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Beer & Bread Review

Beer & Bread

Multiuse cards? A Scott Almes’ design? 2 Player only game? Where do I sign?? Beer & Bread is filling me up like a triple layered chocolate cake!

Now, I won’t go into set up and gameplay in huge detail as I have covered that in the How to Play (see tab). And my incredibly talented pal Board Game Happy has already given his thoughts on this box of bubbly loveliness (here). But, there’s no harm in having a second opinion when contemplating your next game purchase so here’s what we thought of Beer & Bread!

Two Please, Barman

In Beer & Bread, each player plays a neighbouring village that loves to brew beer and, yep, bake bread. Not exactly vying for space as the no.1 superstore of old, there is nevertheless some competition brewing. The villagers are willing to share the raw materials, but what they do with them is where bucolic pride bubbles over!

Taking place over 6 years (rounds), the game gives and takes away. Fruitful years pay out resources aplenty on odd-numbered rounds. Wheat to waste?! Well, not exactly, as your opponent always gets what you can’t use! And during the even-numbered dry times, you need to survive on what you’ve collected before (or can beg from your opponent). Suddenly, those friendly hand-outs start to dry up and you’re left wishing you had planned better!

The years play out over the same 4 phases (seeding, cards, actions, and windmill). But what each of those phases actual entails differs depending on whether you are in bountiful or brassic times!

When it’s a fruitful year, you get to add lots of resources to your fields, grab beer and bread cards, swap cards with your opponent, as well as harvest, store, produce, or sell. Note that overproducing also brings out your charitable side as you must offer those goodies you can’t store to old loaf lover next door!

Multi-Grain Bread

And very, very interestingly; remember I mentioned multi-use cards right at the start? Well, beer and bread cards also serve as upgrades! So you can instead use them to give yourself continuous benefits that pay out over the course of the game as well as some end game coin boosts. Plus that triggers a clean-up phase where your completed (sold) beer and bread cards get swept off the board and placed next to you for end game scoring. I really like that twist in the tiger loaf!

Dry years are an altogether leaner affair. This is where previous round planning comes into the fore. Did you plan well when wheat and barley were plentiful? Did you harvest heaps of hops and rye?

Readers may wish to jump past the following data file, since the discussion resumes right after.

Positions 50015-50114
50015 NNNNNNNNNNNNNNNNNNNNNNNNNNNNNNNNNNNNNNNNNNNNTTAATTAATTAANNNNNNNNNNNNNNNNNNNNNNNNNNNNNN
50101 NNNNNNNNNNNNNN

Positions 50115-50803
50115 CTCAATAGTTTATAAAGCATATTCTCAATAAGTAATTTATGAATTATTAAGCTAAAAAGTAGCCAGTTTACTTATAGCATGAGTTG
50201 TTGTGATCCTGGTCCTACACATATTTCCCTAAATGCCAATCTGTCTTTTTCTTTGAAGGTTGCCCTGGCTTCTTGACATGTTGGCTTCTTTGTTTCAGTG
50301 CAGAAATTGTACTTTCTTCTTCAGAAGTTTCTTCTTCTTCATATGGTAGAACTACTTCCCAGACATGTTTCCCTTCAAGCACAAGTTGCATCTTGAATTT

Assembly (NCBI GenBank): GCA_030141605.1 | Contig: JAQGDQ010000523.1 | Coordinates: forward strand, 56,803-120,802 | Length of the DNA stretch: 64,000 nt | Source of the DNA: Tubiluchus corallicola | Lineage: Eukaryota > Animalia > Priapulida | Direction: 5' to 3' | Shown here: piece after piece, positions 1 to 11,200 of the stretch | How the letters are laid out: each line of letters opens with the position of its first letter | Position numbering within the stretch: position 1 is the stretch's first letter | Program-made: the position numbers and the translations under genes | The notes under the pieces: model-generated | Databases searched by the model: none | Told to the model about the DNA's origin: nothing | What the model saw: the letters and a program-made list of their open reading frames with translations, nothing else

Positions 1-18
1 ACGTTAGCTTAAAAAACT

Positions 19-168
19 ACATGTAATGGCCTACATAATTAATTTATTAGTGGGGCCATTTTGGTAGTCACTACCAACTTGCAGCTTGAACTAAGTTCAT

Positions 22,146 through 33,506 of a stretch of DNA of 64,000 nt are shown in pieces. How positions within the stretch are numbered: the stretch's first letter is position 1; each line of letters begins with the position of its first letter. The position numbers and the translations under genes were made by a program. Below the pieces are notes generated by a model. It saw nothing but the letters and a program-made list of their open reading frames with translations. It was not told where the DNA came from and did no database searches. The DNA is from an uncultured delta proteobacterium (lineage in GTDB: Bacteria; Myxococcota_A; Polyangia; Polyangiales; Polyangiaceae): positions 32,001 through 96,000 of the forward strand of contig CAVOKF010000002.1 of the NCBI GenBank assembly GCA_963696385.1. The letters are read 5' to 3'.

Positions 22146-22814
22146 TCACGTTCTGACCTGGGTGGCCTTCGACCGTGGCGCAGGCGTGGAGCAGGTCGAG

Once the 6th round is over (i.e. the 3rd fruitful year has come and gone), it’s time to find out just how much of a brewing boss and baking baron you are. But! Scott hasn’t finished throwing surprise ingredients into the mix yet. Because, even though you tot up your totals for both beer and bread, your final position is your lowest scoring commodity! And I think that’s brilliant! It essentially forces you to maintain a balance between producing both products. You can’t prioritise panini at the expense of porter. You can’t gun for stout and leave sourdough on the shelf. You’ve got to be busting out both to protect your position!

Final Thoughts

Scotty, my boy, you’ve done it again! You have packed a baker’s dozen of brilliance into a small, neat package. And we are having an excellent time with this one. A bit like Oh my Goods from Lookout; the small box and easy rules belie a cardboard onion that has strategy and balance behind each layer. Everything you do in each year has an effect now and later on in the game.

And I love how the type of year changes the game play – subtly on paper but significantly on the table. Even the upgrade powers change depending on whether you are rolling in rye or begging for barley.

The gameplay for Beer & Bread doesn’t look mean on the surface. You have to give extra resources up which might not sit well. But there’s a chance that you’ll be able to do it when your opponent can’t use them. And that turns a sour ale into something much more palatable!

The close drafting, card swapping is great too – I always enjoy the agonising tension that comes with having to pick cards and pass the rest on. With blue and yellow card backs, you’ll know the type of cards coming your way of course, but not the details. And as you go through the game selling your wares, you’ll also have an idea of how each other is gaining coins. But again, not knowing how many coins each card is worth keeps you on your toes. Quality not quantity, my friend!

Component quality is lovely – I’m a sucker for a wooden token! And the iconography on the cards is clear and cute – again it has a Lookout vibe. There’s a little bit of in-game script so it’s not language independent, but the symbols on everything eliminate colour vision advantages.

We have loved our first few games of Beer & Bread. It doesn’t outstay its welcome, and in fact I want to invite it back for an ale and an arepa right now! I just wish it had a solo mode so that I could brew and bake whenever I like!